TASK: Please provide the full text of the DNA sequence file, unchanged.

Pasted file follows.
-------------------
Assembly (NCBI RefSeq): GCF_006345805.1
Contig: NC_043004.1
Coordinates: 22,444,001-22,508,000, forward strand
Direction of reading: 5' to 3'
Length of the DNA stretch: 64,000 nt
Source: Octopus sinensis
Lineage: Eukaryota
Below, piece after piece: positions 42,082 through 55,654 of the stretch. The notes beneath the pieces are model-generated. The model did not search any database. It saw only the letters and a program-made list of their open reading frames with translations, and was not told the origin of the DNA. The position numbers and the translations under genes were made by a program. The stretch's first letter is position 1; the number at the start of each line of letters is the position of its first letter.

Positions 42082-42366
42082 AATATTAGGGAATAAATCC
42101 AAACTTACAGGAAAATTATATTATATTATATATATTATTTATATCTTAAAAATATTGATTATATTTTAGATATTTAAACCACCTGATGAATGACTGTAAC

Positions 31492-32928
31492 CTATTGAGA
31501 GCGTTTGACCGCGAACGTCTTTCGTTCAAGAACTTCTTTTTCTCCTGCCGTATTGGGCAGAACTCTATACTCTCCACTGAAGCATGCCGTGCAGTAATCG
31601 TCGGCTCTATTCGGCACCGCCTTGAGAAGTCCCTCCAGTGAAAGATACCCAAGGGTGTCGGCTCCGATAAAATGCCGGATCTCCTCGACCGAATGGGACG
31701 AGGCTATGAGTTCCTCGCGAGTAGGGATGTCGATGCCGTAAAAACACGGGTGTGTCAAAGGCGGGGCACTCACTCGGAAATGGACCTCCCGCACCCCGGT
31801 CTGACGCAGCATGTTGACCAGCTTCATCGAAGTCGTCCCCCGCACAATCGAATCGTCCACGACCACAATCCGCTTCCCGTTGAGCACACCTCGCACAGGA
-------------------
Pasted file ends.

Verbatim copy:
Assembly (NCBI RefSeq): GCF_006345805.1
Contig: NC_043004.1
Coordinates: 22,444,001-22,508,000, forward strand
Direction of reading: 5' to 3'
Length of the DNA stretch: 64,000 nt
Source: Octopus sinensis
Lineage: Eukaryota
Below, piece after piece: positions 42,082 through 55,654 of the stretch. The notes beneath the pieces are model-generated. The model did not search any database. It saw only the letters and a program-made list of their open reading frames with translations, and was not told the origin of the DNA. The position numbers and the translations under genes were made by a program. The stretch's first letter is position 1; the number at the start of each line of letters is the position of its first letter.

Positions 42082-42366
42082 AATATTAGGGAATAAATCC
42101 AAACTTACAGGAAAATTATATTATATTATATATATTATTTATATCTTAAAAATATTGATTATATTTTAGATATTTAAACCACCTGATGAATGACTGTAAC

Positions 31492-32928
31492 CTATTGAGA
31501 GCGTTTGACCGCGAACGTCTTTCGTTCAAGAACTTCTTTTTCTCCTGCCGTATTGGGCAGAACTCTATACTCTCCACTGAAGCATGCCGTGCAGTAATCG
31601 TCGGCTCTATTCGGCACCGCCTTGAGAAGTCCCTCCAGTGAAAGATACCCAAGGGTGTCGGCTCCGATAAAATGCCGGATCTCCTCGACCGAATGGGACG
31701 AGGCTATGAGTTCCTCGCGAGTAGGGATGTCGATGCCGTAAAAACACGGGTGTGTCAAAGGCGGGGCACTCACTCGGAAATGGACCTCCCGCACCCCGGT
31801 CTGACGCAGCATGTTGACCAGCTTCATCGAAGTCGTCCCCCGCACAATCGAATCGTCCACGACCACAATCCGCTTCCCGTTGAGCACACCTCGCACAGGA